From its humble roots as a scientific, military, and academic data transfer protocol, the Internet has attained almost unfathomable ubiquity and importance, worldwide. Yet, even as it’s popularity soars to heights unknown, the simple truth remains: we don’t know what the future holds for the Internet.
There is ample debate circulating the Internet regarding the future of the Web, and we’d like to share our perspective on the question. Before we can do so, however, we ought to address an even more fundamental question: what is going on with the Internet today?
Web 1.0 + Web 2.0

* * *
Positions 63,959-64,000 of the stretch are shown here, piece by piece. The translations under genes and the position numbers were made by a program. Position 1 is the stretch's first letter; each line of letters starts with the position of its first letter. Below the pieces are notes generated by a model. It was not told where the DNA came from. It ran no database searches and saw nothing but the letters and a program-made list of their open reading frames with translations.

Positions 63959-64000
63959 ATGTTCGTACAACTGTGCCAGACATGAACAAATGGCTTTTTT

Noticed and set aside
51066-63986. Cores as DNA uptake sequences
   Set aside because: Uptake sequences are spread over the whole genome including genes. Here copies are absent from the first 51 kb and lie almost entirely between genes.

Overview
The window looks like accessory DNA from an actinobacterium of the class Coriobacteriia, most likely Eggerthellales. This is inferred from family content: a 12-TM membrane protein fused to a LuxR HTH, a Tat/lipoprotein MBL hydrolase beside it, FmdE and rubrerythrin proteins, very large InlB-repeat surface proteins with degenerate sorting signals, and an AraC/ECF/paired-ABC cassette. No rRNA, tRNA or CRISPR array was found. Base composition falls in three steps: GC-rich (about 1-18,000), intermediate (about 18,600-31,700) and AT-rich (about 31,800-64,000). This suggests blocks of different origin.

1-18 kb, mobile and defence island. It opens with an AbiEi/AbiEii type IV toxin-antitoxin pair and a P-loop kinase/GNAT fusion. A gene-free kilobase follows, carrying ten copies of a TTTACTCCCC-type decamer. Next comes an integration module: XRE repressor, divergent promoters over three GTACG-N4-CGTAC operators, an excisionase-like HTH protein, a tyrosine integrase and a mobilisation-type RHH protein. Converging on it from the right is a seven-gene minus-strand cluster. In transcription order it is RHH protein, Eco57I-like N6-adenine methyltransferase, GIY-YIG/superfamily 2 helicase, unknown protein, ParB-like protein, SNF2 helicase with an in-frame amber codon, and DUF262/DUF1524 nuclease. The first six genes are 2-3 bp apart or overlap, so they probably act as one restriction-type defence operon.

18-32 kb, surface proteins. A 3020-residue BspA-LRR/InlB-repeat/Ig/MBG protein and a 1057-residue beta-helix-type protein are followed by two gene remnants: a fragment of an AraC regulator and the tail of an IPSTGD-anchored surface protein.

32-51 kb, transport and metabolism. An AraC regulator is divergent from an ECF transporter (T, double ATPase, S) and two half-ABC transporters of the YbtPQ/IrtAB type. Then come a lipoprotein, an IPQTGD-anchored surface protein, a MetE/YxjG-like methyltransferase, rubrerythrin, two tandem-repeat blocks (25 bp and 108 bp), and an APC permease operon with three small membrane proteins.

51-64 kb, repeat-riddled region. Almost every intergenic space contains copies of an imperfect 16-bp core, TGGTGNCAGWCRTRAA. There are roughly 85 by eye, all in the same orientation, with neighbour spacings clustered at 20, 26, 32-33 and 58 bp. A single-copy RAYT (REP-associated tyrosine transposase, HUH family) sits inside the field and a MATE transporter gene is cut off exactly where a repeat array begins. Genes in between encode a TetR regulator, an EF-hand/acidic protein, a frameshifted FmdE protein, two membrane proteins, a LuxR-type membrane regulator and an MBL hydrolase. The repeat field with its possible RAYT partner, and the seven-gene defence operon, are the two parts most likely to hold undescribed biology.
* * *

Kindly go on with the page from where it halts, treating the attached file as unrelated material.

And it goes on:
In it’s earliest form, the Internet offered little more than a means to view static Web pages. During this highly developmental period in the early ‘90s, the primary focus was on building the Web and it’s core technologies, as well as ensuring accessibility and ease of commercialization.
Web 1.0 existed within the confines of the available technology — it was an amalgamation of read-only, static web pages — therefore it’s potential to be of strong social significance was quite limited.
As a result, the late ‘90s and early ‘00s saw the rise of internet-based services such as social media sites, wikis, folksonomies, tools for sharing, and sites for online collaboration.
The shift toward a utilization of the Web as a platform for Internet-based services paved the way for the next evolution of the Internet. During this period, the Web reflected a totally new level of public involvement on the Internet. “Web 2.0” was born.